The AKG K/Q701’s and the Beyerdynamic T1 actually have quite similar tonality. With an emphasis more on midrange and treble than bass, they have a very airy and spacious presentation. The T1 does have more bass when asked for, and also goes deeper. It is sharper cut in the upper registries, and presents an even more convincing presentation of the space in which the instruments are playing. I would however hold the K701/Q701 as the less prone to induce listener fatigue, which for some can be a problem with the T1. This depends on the amplifier used, and I noticed that when I used the ultra-precise Questyle, the T1 got almost too precise, making the more fleshed out K/Q701 and appealing alternative, while switching to the Cary SLI-80 tube amplifier, the T1 was less sharp and more pleasant. Both headphones are very dynamic, spacious and clear sounding, and both benefits greatly from a good amplifier. The T1 used in this review is the original T1, not the new T1 mk2 version (which is supposed to sound a bit warmer, with more bass bloom)
Sennheiser HD700 vs AKG Q701/K701
Gotan Project: “Percussion Part 1” (Inspiracion, Espiracion) – With the Questyle amp, the three dimensional sound from the HD700 combined with its laid back treble makes this a submersive experience. The monotonous drums are magically pinpointed in space. The Q701/K701 also is a good experience, but not as hypnotizing.
Floratone: “Mississippi Ringing” – Still with the Questyle, the HD700 wins this round. The bass guitar is clearly deeper and fuller, there is more space between instruments. The depth of the room is very tangible, the various guitars played by Bill Frisell and fiddle strings are really well separated and portrayed in a very engaging way. Actually I found the HD700 so engaging with the whole album, I just couldn’t stop listening. Switching to the Q701 just made it flatter and less fascinating in direct comparison. Not bad, but you get the picture.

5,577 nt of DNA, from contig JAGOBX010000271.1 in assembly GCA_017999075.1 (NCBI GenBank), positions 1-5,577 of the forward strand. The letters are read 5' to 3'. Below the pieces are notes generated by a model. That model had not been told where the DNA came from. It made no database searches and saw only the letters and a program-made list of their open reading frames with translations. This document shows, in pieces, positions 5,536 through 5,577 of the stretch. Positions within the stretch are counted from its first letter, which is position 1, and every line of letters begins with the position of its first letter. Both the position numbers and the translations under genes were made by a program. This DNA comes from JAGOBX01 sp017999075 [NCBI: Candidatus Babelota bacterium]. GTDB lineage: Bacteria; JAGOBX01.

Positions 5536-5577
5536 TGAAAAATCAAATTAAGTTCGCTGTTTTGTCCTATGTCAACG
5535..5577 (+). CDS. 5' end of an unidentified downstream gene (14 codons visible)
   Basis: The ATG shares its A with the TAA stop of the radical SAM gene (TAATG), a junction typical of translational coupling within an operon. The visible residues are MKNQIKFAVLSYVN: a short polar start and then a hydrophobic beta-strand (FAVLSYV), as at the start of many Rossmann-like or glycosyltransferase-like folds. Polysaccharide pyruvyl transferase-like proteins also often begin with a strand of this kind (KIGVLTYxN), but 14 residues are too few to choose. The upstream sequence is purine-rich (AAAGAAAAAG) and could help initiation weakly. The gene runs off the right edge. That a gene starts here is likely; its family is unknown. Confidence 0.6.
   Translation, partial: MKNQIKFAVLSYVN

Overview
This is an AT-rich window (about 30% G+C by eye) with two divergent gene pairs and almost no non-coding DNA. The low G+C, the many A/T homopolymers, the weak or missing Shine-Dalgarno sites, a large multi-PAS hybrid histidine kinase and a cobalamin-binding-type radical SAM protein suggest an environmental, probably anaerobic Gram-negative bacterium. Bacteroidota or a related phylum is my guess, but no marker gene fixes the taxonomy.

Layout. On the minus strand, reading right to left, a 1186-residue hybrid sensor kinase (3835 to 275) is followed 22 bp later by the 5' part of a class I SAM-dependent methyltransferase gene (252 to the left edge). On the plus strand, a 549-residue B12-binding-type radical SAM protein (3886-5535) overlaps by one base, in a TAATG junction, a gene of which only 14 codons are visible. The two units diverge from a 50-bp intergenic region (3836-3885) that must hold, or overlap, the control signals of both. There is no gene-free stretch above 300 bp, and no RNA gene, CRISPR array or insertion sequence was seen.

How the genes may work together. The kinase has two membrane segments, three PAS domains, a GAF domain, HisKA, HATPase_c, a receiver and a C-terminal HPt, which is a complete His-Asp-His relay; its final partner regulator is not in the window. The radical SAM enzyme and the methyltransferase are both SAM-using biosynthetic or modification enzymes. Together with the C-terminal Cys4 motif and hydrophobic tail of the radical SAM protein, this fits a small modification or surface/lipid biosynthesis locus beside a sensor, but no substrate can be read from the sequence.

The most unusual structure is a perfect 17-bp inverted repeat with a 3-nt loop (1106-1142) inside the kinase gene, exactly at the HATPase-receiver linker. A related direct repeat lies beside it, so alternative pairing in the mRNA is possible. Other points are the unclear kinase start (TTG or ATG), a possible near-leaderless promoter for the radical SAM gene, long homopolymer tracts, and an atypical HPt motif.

I continued running my whole playlist consisting of various genres on each headphone, on both the Questyle CMA800R and the Schiit Asgard 2 amplifiers. What I noticed was that the HD700 sounded almost as good with the Schiit as with the Questyle. There were noticeable improvements moving to the Questyle, but not at all like with the AKG Q701. The AKG almost transformed: It got snappy, punchy, the bass was very much more pronounced. So whilst I tended to prefer the HD700 in direct comparison, I found the Q701 almost as enjoyable when given some time on the Questyle.
Intrigued by this, I moved on to my big tube amp, Cary SLI-80, and then the comparison was even harder to make. I tended to prefer… both. But they sound very different. The AKG Q701 and K701 basically sound more wide and open, but also more diffuse, more relaxed, and maybe more “natural” (whatever that means). Even though it is a tad dark in the treble region, the HD700 is a bit intense sometimes. Usually that is in a good way, though. HD700 certainly has better bass reproduction and 3D imaging, but for some reason the Cary just made the AKG’s shine at the same level.
My general preference was for the HD700 due to the increased imaging and bass reproduction. However, depending on the amplification the AKG was on par, but for different reasons. With the Schiit Asgard always preferred the HD700, while with the Questyle I sometimes wasn’t sure, and with the Cary I could as easily prefer the Q701/K701.
Shure SRH1840 vs AKG Q701/K701